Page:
Trade in Change

Trade in Change

Everything is rushing into the stationary trade at the same time: corona, digitalisation, new mobility. Architect Caspar Schmitz-Morkramer has presented a study on this.


They say we have arrived at high-speed digitalization. Does that drastically reveal the trade’s missed connection to the topic?

Unfortunately yes! But it is not only in the retail sector that we have missed the connection to digitisation. This applies to almost all areas throughout Germany. Many omissions are now becoming apparent and Corona will often have to stall as an excuse. For the retail sector, however, it is much more dramatic, as this is the first time since 1922 that a real shutdown has been decided. This means that there will not only be a loss of sales, but a total loss. This is unique and also unforeseeable, a so-called black swan. However, due to consumer uncertainty, sales at online retailers are also collapsing. The winners after the crisis will be precisely those business models that can unite the digital and stationary worlds.


A year ago, you carried out an entire study on the subject of “Retail in transition”. It sounds like something invented for the crisis. Were the gaps already visible then that are painfully obvious today?

Of course we did not even begin to suspect a crisis of this kind. However, trade has been in one of its most dramatic phases of upheaval for many years. Digitisation has hit stationary trade hard. But the old players are never the ones who can drive their own disruption. To this extent, many players are being replaced by new ones – as in all sectors of the economy. Digitisation has fundamentally changed the needs of the stationary trade. Away from the purchase of requirements to the experience. But this is also a great opportunity for our cities. Retail will be able to flourish where there is a varied and diverse range of products. It is precisely this diversity that we have lost in our city centres over the past 50 years.


The Corona crisis is currently paralysing the economy and social life throughout Germany. New challenges are arising for the working world – home offices are establishing themselves as a new working culture for many Germans. Will this decentralised work organisation continue to be consolidated after the crisis? What does this mean for the development of office real estate – but also for residential construction with home office quality?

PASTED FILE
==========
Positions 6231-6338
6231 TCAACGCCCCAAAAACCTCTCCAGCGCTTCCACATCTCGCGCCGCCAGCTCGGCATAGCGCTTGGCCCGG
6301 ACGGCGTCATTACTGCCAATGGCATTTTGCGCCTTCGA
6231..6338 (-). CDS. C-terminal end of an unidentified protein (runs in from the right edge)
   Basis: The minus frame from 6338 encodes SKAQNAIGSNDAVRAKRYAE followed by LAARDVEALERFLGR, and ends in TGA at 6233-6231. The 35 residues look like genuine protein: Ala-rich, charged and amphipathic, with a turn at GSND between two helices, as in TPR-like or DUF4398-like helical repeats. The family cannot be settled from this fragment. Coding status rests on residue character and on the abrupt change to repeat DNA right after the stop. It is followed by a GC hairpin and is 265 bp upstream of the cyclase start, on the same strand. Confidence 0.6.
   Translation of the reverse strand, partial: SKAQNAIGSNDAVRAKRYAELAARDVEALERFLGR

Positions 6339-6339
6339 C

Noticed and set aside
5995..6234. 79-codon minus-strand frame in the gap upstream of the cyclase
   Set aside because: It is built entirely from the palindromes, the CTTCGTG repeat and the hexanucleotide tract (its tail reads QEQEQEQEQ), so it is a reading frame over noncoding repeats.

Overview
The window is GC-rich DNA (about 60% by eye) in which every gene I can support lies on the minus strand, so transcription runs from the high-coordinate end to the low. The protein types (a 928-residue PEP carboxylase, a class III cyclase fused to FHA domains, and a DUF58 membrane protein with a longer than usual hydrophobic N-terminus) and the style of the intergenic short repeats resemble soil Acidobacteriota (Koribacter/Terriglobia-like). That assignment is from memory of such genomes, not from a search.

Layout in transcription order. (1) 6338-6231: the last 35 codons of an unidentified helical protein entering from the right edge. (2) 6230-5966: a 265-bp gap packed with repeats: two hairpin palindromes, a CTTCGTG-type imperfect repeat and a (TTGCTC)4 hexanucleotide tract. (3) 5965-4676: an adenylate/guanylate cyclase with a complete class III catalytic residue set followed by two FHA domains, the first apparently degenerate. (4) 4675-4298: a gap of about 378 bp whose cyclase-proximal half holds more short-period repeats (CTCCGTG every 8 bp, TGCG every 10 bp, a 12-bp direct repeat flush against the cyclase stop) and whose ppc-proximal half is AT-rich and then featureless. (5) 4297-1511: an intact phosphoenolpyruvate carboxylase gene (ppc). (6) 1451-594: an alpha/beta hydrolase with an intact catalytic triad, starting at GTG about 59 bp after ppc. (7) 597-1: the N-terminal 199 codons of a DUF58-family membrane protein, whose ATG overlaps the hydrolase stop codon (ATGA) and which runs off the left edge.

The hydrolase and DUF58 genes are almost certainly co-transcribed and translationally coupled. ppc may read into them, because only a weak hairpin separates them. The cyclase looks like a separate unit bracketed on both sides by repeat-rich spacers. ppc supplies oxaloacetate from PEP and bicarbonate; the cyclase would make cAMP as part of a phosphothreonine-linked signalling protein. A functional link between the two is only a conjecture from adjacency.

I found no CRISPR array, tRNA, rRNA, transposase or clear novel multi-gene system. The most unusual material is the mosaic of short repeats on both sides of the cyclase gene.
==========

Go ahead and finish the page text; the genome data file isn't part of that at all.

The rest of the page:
One thing is clear: We will retain much of what has now proven its worth. This development can no longer be reversed. In addition, the experiment of working remotely has worked out better in many companies than many had expected. I also believe in a longing and need for a workplace. The development of the last few years, which has transformed the workplace into a place of experience, is hitting the ravages of time. Due to the possibilities of digitalization in many areas to be able to work from anywhere, employers have to consider how attractive I design my workplaces so that my employees like to come to the office often. But I can also imagine more decentralized strategies for companies in the future.


Jobs should be created where there are people, where they can get to where they need to go quickly and easily. Since the workplace is no longer tied to a specific table, this can be done decentrally at very different locations. A challenge for housing construction.


Digitisation has suddenly moved to the centre of attention here too. Online platforms and dialogues, webinars are springing up like mushrooms. Digitization has also been rather difficult in the field of planning and building – see for example the tough introduction of BIM. Do you see a breakthrough through the current cooperation of all parties involved via the Internet and digital channels?

Something really amazing has happened here in recent weeks. While we have been very successful in some projects, especially with clients and planners scattered all over the country, in the past we have been able to hold most of the meetings in digital rooms, this is now the case for all projects. Not a single milestone of our projects had to be missed due to the crisis. And especially with BIM projects, meetings must be held on the model. It’s almost better if everyone can access their own computer. I also have to praise the authorities. They have quickly switched over to video conferencing and the employees can be reached by us in our home office.